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Release without charge

In some cases, the police will arrest activists, transport them away from the scene of the protest (sometimes many miles away), get personal information, and then release them onto the street without charge. This might occur if the police are unsure if any crime was really committed and just wanted to clear the area. Prosecutors may then be consulted to see what, if any, charges will be filed. The prosecutors can then take anywhere from a few days up to a year to decide to file summary charges against you, or even longer for some more serious (indictable) charges.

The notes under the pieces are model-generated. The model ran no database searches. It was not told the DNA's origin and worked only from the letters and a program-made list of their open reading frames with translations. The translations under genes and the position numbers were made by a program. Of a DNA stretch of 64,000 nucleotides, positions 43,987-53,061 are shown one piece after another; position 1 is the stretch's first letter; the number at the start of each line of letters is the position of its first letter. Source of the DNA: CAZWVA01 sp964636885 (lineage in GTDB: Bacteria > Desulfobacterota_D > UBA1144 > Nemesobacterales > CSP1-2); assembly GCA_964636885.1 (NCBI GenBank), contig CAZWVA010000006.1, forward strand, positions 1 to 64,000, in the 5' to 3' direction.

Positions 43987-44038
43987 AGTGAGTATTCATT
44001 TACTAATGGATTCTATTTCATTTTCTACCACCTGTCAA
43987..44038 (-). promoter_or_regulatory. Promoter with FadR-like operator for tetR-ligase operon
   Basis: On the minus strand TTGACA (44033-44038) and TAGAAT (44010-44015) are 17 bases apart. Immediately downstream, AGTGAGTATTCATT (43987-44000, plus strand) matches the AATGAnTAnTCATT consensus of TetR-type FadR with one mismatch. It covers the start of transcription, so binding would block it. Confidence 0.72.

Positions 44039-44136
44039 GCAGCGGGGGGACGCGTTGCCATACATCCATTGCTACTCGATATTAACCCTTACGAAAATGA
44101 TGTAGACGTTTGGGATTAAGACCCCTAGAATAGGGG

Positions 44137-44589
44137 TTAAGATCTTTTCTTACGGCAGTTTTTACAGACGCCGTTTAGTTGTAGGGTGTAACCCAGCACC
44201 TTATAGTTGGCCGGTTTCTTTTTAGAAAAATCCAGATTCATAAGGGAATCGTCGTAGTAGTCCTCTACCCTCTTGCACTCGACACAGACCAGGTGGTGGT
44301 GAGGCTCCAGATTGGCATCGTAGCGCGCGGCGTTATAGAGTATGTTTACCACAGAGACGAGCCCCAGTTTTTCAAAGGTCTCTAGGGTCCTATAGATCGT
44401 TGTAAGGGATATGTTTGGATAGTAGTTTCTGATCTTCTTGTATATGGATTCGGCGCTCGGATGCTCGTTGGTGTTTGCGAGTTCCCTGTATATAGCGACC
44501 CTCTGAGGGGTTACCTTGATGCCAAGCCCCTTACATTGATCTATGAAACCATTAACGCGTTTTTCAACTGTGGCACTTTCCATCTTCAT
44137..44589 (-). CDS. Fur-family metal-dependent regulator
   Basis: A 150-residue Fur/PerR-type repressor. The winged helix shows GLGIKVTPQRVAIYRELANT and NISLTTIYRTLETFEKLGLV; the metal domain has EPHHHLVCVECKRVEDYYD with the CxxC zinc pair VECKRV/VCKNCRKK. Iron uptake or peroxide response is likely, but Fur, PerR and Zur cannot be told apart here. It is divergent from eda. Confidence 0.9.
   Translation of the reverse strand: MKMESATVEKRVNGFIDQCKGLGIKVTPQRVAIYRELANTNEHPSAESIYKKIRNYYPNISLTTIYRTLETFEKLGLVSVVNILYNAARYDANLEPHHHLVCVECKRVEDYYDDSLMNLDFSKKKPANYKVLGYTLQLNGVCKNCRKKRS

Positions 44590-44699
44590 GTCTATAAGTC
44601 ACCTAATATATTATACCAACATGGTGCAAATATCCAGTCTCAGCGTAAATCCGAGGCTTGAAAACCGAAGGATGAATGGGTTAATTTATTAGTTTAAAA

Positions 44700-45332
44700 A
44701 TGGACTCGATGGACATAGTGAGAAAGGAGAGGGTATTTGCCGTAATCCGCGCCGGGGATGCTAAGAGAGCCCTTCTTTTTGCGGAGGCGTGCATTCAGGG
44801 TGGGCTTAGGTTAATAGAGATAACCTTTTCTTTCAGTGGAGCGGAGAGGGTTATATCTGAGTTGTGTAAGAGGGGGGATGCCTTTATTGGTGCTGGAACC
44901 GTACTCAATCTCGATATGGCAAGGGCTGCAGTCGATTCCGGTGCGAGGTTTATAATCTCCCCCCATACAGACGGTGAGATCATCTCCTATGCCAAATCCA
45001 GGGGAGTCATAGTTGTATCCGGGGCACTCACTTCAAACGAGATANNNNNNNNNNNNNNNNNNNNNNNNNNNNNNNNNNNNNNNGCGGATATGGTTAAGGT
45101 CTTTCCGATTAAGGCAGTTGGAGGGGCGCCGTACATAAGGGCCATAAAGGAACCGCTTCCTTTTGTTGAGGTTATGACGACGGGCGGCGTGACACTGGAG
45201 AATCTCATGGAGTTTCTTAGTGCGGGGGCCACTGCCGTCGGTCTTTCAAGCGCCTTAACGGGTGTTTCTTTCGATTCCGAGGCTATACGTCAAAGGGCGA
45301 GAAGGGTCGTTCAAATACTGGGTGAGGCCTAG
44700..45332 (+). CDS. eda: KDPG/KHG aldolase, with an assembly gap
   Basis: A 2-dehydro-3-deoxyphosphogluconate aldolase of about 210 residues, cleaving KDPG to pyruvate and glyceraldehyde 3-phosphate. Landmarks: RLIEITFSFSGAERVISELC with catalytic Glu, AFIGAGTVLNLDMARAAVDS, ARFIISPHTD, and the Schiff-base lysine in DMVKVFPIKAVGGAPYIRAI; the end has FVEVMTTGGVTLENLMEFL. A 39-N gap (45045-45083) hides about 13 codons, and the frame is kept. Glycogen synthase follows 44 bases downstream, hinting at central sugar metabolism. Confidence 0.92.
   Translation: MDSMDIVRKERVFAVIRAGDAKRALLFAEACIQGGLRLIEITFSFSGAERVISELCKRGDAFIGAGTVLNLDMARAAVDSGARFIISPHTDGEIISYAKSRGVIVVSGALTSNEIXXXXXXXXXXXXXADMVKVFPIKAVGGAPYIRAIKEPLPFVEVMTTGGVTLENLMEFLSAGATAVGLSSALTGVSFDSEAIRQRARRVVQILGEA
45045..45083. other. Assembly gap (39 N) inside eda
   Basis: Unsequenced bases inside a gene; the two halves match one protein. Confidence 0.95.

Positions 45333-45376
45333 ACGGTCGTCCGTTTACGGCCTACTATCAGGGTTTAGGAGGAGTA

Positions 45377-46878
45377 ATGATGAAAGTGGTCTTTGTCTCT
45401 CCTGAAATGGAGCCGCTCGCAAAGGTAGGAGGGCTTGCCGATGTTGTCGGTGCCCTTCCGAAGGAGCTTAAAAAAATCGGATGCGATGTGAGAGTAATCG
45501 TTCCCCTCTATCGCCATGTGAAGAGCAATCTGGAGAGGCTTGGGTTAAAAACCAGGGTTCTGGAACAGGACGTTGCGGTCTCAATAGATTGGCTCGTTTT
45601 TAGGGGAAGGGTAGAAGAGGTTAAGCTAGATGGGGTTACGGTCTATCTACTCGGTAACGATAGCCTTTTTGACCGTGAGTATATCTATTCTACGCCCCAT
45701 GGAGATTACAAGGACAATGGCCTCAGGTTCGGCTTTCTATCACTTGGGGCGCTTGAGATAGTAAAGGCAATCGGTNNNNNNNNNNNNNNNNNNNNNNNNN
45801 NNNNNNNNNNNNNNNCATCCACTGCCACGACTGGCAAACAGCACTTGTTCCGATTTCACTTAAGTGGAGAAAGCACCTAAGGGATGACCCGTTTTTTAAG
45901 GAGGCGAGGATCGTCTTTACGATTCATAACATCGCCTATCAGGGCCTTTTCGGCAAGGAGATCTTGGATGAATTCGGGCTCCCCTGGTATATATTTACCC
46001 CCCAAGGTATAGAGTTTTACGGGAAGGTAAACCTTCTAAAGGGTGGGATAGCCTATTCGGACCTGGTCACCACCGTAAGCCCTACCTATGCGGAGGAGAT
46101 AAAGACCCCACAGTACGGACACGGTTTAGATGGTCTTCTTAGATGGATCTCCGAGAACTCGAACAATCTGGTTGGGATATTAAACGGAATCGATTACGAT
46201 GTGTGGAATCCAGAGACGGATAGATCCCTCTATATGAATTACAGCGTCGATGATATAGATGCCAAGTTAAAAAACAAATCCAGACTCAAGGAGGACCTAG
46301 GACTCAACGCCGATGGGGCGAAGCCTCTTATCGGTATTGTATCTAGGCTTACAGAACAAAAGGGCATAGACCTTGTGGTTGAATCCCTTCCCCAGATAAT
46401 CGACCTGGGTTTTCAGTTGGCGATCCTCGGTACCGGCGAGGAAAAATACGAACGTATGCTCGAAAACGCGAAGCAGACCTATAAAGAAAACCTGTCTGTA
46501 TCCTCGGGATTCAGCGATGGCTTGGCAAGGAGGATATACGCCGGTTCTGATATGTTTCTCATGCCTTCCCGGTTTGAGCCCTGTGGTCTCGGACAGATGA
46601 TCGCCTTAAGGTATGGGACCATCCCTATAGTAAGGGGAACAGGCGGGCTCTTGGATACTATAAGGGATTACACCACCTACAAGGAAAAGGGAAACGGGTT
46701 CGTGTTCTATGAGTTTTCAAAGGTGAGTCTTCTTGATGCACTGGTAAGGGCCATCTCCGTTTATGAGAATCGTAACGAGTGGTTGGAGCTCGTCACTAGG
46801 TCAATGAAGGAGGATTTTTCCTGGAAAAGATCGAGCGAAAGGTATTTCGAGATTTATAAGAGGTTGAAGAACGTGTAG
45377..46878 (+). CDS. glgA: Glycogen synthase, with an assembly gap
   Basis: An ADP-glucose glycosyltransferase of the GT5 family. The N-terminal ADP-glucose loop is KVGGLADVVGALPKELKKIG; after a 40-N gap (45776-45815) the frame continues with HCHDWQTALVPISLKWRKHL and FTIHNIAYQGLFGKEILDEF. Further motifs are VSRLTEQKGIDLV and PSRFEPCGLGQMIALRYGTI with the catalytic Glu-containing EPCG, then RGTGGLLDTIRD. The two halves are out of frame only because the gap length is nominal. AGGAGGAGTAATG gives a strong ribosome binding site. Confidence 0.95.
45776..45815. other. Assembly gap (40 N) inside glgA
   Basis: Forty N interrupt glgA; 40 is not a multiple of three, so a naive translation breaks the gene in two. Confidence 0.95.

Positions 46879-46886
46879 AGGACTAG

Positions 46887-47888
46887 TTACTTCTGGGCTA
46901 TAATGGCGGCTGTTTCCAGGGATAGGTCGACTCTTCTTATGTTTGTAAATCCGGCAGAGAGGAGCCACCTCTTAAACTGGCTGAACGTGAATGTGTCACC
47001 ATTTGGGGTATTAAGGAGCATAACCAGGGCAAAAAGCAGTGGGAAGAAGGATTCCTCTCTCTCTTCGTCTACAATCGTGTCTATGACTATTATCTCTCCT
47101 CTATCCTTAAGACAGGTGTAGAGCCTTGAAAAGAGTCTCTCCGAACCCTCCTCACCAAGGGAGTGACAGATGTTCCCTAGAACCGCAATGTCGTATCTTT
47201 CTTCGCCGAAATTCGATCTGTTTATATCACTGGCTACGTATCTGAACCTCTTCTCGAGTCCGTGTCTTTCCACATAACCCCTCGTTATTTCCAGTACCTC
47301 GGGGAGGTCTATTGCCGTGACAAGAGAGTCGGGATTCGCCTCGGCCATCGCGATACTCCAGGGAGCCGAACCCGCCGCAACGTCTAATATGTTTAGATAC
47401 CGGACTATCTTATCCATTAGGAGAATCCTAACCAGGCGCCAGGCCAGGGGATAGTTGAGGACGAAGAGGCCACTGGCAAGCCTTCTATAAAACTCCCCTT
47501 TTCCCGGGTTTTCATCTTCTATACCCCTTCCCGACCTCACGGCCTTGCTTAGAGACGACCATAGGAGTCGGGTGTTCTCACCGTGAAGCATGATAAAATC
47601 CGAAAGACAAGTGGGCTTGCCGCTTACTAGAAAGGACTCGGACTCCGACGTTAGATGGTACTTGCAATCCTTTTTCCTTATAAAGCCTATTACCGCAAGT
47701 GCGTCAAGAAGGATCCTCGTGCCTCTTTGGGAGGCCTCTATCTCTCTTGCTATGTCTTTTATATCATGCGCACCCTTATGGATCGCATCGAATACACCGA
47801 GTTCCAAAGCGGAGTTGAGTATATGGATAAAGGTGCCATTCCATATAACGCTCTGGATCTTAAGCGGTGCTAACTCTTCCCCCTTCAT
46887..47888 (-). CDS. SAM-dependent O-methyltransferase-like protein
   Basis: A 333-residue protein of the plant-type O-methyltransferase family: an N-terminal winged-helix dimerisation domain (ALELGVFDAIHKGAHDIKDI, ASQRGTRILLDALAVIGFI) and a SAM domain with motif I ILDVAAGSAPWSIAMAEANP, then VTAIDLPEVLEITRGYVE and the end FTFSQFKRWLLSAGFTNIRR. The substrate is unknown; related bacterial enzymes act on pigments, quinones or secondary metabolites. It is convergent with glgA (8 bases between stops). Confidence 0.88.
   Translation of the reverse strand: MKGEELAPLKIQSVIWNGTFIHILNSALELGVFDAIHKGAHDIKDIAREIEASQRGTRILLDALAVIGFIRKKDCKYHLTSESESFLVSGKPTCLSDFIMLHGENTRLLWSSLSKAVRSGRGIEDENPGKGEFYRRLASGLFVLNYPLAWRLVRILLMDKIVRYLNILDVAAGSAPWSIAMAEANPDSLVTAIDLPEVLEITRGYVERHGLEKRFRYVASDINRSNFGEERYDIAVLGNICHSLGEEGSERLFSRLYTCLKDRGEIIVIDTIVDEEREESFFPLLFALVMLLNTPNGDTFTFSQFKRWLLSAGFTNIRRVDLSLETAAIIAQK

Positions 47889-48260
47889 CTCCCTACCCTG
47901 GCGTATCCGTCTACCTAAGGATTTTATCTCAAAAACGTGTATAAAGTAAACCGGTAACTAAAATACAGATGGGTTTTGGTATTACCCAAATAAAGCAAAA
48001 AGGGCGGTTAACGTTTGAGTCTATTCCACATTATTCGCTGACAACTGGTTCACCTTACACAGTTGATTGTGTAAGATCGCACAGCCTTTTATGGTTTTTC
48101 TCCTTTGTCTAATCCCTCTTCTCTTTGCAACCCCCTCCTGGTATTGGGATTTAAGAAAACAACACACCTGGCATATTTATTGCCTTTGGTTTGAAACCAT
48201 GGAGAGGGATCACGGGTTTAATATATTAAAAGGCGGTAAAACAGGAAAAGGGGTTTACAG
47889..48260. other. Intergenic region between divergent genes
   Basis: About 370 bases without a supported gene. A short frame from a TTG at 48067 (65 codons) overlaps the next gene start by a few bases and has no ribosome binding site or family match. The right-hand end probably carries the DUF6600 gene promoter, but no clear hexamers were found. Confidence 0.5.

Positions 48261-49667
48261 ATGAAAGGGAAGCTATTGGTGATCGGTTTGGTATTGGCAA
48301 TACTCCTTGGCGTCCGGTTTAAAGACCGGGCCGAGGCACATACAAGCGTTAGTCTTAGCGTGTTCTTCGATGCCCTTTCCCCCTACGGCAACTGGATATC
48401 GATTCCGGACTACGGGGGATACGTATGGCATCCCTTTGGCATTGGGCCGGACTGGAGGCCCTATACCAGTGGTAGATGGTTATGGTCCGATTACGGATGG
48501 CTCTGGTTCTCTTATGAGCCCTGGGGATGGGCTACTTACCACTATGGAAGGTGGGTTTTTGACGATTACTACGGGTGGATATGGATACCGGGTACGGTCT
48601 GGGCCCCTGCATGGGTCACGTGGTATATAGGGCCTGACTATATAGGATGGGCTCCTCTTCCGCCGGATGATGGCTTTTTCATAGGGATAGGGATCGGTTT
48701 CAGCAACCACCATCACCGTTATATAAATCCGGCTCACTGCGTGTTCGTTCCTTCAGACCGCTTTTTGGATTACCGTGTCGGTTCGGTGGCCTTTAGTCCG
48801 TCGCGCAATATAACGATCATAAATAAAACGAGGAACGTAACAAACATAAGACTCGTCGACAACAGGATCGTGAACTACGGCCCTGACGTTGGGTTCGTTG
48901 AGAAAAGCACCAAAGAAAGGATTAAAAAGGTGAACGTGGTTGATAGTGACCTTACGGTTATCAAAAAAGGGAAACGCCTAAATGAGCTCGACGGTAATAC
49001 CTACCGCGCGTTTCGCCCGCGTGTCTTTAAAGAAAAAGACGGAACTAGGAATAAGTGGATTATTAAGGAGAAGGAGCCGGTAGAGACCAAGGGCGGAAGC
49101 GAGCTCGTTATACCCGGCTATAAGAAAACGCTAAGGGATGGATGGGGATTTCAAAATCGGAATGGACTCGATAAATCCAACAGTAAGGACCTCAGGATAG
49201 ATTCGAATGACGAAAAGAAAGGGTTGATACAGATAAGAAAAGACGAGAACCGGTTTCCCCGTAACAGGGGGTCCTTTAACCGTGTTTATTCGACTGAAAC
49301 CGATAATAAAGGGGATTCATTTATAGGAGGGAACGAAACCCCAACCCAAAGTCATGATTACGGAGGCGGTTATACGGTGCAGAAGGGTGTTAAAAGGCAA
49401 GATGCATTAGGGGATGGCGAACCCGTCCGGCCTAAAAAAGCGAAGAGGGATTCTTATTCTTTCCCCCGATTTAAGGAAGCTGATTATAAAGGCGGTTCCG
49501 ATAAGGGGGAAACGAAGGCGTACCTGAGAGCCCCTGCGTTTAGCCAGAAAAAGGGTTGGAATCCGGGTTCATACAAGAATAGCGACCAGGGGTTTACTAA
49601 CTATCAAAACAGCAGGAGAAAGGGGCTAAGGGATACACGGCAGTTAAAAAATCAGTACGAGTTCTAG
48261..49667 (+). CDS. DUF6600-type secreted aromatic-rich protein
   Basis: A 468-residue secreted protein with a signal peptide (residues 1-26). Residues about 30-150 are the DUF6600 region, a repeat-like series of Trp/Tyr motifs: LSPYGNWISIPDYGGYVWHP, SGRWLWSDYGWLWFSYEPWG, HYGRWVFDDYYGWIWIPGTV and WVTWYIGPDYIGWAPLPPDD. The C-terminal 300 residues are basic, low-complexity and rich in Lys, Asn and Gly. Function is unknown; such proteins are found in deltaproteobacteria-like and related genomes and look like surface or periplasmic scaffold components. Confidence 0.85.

If this happens to you, give a good mailing address to the police. If police decide to charge you later, they may send a summons to the address you have given. The court where the charge has been filed will also send notice of your court date to the address you give the police. If the notice is mailed to a bad address, it will be returned and you won't get notice of the court date. If you don't attend court, the case could be heard in your absence or a warrant for your arrest may be issued.